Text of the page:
000227178 001__ 227178
000227178 005__ 20190317000655.0
000227178 0247_ $$2doi$$a10.1145/3009837.3009867
000227178 02470 $$2ISI$$a000401538900062
000227178 02470 $$2ISI$$a000408311200064
000227178 037__ $$aCONF
000227178 245__ $$aLMS-Verify: Abstraction without Regret for Verified Systems Programming’
000227178 269__ $$a2017
000227178 260__ $$bAssoc Computing Machinery$$c2017$$aNew York
000227178 300__ $$a15
000227178 336__ $$aConference Papers
000227178 520__ $$aPerformance critical software is almost always developed in C, as programmers do not trust high-level languages to deliver the same reliable performance. This is bad because low-level code in unsafe languages attracts security vulnerabilities and because development is far less productive, with PL advances mostly lost on programmers operating under tight performance constraints. High-level languages provide memory safety out of the box, but they are deemed too slow and unpredictable for serious system software. Recent years have seen a surge in staging and generative programming: the key idea is to use high-level languages and their abstraction power as glorified macro systems to compose code fragments in first-order, potentially domain-specific, intermediate languages, from which fast C can be emitted. But what about security? Since the end result is still C code, the safety guarantees of the high-level host language are lost. In this paper, we extend this generative approach to emit ACSL specifications along with C code. We demonstrate that staging achieves “abstraction without regret” for verification: we show how high-level programming models, in particular higher-order composable contracts from dynamic languages, can be used at generation time to compose and generate first-order specifications that can be statically checked by existing tools. We also show how type classes can automatically attach invariants to data types, reducing the need for repetitive manual annotations. We evaluate our system on several case studies that varyingly exercise verification of memory safety, overflow safety, and functional correctness. We feature an HTTP parser that is (1) fast (2) high-level: implemented using staged parser combinators (3) secure: with verified memory safety. This result is significant, as input parsing is a key attack vector, and vulnerabilities related to HTTP parsing have been documented in all widely-used web servers.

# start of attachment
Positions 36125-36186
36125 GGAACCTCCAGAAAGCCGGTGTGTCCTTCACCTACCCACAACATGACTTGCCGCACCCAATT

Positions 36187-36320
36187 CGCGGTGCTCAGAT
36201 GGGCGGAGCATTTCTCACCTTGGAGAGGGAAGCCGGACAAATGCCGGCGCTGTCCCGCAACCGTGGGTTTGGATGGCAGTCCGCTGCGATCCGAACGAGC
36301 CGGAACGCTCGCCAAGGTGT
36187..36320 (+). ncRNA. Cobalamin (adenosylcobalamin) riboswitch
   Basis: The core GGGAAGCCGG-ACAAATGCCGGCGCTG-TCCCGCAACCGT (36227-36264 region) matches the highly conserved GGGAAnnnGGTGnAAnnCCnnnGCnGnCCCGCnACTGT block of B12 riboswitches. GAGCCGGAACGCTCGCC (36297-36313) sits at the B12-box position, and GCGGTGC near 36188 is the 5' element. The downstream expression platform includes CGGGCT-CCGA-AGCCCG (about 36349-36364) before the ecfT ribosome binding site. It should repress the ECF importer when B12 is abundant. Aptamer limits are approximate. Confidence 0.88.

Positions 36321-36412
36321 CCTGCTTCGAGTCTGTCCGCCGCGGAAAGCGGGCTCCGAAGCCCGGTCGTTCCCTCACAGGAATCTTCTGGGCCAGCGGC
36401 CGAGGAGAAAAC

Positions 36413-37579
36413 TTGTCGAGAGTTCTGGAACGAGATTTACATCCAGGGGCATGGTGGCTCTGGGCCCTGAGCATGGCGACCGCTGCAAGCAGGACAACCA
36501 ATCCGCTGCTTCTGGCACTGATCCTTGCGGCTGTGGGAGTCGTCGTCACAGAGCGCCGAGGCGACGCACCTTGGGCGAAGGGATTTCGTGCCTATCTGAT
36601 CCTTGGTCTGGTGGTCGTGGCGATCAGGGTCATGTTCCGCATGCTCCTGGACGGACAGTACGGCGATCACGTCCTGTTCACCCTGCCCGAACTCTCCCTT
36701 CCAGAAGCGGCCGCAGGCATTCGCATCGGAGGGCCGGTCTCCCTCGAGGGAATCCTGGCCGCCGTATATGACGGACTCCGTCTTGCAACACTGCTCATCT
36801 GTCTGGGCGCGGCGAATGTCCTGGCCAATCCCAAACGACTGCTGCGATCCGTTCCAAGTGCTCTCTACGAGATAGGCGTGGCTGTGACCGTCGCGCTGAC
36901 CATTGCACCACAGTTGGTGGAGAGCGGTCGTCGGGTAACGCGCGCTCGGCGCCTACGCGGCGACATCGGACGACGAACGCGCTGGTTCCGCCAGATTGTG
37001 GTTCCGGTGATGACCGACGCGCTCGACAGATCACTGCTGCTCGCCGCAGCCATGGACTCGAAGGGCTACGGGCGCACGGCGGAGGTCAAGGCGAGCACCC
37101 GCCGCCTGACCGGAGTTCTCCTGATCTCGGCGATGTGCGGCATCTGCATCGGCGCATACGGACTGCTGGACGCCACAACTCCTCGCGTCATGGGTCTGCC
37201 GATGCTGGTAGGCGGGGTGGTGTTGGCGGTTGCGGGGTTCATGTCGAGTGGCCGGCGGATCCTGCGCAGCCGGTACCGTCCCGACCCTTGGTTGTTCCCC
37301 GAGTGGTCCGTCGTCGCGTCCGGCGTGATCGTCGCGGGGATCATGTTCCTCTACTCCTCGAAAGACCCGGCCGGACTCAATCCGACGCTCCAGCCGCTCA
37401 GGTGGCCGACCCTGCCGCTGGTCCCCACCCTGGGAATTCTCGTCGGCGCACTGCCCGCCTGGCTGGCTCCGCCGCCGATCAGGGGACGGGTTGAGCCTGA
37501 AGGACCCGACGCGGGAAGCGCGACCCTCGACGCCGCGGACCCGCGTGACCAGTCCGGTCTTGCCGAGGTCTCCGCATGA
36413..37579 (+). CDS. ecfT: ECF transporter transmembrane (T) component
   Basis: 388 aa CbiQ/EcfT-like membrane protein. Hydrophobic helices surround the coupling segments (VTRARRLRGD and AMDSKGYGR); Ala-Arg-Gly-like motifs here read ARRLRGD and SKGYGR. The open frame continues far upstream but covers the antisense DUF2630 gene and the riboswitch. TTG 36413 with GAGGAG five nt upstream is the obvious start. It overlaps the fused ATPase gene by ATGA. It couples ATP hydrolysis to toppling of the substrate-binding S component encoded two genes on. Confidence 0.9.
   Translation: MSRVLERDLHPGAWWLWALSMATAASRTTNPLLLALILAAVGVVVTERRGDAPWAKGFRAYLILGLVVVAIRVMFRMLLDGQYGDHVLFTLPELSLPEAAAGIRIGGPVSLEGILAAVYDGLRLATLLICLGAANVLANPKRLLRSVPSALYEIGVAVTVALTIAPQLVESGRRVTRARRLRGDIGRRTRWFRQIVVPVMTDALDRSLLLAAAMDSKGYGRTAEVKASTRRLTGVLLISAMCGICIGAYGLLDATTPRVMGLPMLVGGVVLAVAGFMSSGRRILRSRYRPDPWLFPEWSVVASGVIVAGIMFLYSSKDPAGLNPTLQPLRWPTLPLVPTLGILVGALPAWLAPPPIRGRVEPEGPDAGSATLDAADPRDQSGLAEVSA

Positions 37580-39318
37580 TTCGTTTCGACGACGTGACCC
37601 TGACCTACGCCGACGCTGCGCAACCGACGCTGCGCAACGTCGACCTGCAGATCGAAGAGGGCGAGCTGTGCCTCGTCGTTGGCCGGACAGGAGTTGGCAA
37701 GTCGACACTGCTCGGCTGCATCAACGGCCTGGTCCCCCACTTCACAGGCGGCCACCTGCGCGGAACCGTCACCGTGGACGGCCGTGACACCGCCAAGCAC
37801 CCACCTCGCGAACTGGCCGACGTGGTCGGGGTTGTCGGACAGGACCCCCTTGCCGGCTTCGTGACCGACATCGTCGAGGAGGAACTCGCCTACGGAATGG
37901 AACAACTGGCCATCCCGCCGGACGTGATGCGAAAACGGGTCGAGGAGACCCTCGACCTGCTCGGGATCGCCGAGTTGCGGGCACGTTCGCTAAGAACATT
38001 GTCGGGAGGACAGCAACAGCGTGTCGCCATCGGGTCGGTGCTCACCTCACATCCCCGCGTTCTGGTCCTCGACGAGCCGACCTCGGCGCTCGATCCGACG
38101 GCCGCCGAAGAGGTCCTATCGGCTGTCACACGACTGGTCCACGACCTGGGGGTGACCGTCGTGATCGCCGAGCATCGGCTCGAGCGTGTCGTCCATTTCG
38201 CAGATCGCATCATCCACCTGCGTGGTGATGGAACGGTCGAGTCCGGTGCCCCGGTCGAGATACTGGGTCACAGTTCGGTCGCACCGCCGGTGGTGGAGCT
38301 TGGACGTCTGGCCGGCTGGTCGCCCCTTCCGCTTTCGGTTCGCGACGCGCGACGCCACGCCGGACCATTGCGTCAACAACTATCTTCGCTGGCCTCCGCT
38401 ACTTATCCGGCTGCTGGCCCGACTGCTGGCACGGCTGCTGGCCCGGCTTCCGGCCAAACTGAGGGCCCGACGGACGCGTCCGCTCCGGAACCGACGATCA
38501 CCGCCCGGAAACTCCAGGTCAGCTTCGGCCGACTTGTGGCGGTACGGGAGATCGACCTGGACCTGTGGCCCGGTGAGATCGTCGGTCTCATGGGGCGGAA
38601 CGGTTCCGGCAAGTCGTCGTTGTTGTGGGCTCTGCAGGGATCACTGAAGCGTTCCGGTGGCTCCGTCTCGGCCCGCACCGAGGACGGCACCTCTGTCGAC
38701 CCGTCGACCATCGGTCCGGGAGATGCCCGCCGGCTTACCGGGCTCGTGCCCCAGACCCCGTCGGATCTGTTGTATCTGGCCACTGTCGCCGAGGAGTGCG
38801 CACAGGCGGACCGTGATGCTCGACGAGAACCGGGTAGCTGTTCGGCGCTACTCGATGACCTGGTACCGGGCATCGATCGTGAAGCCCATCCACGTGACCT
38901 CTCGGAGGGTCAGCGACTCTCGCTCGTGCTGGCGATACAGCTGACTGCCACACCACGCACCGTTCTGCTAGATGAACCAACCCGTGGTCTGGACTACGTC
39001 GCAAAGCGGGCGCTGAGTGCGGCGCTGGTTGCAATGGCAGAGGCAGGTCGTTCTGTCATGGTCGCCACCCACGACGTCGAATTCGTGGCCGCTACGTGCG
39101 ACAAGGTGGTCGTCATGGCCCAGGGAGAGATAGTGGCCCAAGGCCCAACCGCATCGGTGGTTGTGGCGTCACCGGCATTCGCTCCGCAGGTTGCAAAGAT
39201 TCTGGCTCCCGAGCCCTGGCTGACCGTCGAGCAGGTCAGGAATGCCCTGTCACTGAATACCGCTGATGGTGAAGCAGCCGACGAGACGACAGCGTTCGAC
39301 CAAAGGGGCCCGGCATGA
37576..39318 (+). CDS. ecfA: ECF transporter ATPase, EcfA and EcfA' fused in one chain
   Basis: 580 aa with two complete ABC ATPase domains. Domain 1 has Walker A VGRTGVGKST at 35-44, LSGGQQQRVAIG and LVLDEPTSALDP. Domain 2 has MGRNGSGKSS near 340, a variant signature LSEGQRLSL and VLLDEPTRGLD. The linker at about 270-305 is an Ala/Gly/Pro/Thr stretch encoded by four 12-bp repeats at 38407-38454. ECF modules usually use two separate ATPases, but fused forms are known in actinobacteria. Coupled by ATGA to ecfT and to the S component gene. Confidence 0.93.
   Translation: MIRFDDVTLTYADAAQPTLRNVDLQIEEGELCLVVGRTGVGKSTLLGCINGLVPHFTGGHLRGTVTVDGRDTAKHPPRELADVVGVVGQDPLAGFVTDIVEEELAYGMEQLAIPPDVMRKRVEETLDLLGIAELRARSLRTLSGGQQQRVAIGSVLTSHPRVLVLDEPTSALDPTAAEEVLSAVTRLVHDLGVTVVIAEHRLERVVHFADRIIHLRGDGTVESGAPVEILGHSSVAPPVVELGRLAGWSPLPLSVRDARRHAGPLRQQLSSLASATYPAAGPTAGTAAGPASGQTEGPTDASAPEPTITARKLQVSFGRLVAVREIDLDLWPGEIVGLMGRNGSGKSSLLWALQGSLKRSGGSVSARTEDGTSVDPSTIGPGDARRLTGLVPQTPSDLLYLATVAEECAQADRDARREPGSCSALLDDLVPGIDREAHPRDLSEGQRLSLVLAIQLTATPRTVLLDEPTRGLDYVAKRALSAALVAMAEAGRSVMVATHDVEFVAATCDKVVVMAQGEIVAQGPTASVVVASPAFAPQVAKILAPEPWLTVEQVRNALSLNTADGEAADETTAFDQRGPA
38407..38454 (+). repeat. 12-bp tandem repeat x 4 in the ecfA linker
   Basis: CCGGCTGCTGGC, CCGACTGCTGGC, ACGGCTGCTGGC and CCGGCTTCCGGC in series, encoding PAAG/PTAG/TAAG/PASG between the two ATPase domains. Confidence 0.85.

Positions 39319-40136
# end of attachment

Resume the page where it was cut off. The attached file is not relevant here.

000227178 6531_ $$acontracts
000227178 6531_ $$ablame
000227178 6531_ $$amemory safety
000227178 6531_ $$aFrama-C
000227178 6531_ $$aLMS
000227178 6531_ $$aDSLs
000227178 6531_ $$averification
000227178 6531_ $$asecurity
000227178 700__ $$0246589$$g164625$$aAmin, Nada
000227178 700__ $$0243345$$g185682$$aRompf, Tiark
000227178 7112_ $$dJanuary 15 - 21, 2017$$cParis, France$$aPOPL 2017
000227178 773__ $$tProceedings of the 44th ACM SIGPLAN Symposium on Principles of Programming Languages
000227178 8564_ $$uhttps://infoscience.epfl.ch/record/227178/files/lms-verify.pdf$$zPostprint$$s273949$$yPostprint
000227178 909C0 $$xU10409$$0252187$$pLAMP
000227178 909CO $$ooai:infoscience.tind.io:227178$$qGLOBAL_SET$$pconf$$pIC
000227178 917Z8 $$x164625
000227178 917Z8 $$x166927
000227178 937__ $$aEPFL-CONF-227178
000227178 973__ $$rREVIEWED$$sPUBLISHED$$aEPFL
000227178 980__ $$aCONF